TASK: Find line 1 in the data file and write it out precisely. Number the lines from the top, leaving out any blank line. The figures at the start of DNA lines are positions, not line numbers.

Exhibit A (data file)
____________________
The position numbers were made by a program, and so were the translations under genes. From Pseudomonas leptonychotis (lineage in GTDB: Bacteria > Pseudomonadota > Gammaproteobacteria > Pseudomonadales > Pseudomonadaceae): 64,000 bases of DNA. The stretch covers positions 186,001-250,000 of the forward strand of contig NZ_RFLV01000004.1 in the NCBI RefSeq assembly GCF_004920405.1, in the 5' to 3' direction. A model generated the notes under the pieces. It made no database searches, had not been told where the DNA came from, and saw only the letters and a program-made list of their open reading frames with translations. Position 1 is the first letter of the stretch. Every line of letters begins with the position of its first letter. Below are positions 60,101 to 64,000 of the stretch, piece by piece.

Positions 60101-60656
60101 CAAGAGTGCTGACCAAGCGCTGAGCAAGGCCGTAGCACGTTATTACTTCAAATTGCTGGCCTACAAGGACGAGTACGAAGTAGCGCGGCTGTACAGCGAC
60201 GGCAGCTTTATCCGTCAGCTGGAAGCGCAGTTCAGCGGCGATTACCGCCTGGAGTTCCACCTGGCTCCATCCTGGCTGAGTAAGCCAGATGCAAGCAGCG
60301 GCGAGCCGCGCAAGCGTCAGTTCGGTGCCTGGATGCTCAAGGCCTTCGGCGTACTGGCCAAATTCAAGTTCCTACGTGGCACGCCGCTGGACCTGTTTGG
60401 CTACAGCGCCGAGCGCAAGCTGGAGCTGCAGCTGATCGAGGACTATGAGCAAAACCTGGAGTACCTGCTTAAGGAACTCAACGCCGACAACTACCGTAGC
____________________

The position numbers were made by a program, and so were the translations under genes. From Pseudomonas leptonychotis (lineage in GTDB: Bacteria > Pseudomonadota > Gammaproteobacteria > Pseudomonadales > Pseudomonadaceae): 64,000 bases of DNA. The stretch covers positions 186,001-250,000 of the forward strand of contig NZ_RFLV01000004.1 in the NCBI RefSeq assembly GCF_004920405.1, in the 5' to 3' direction. A model generated the notes under the pieces. It made no database searches, had not been told where the DNA came from, and saw only the letters and a program-made list of their open reading frames with translations. Position 1 is the first letter of the stretch. Every line of letters begins with the position of its first letter. Below are positions 60,101 to 64,000 of the stretch, piece by piece.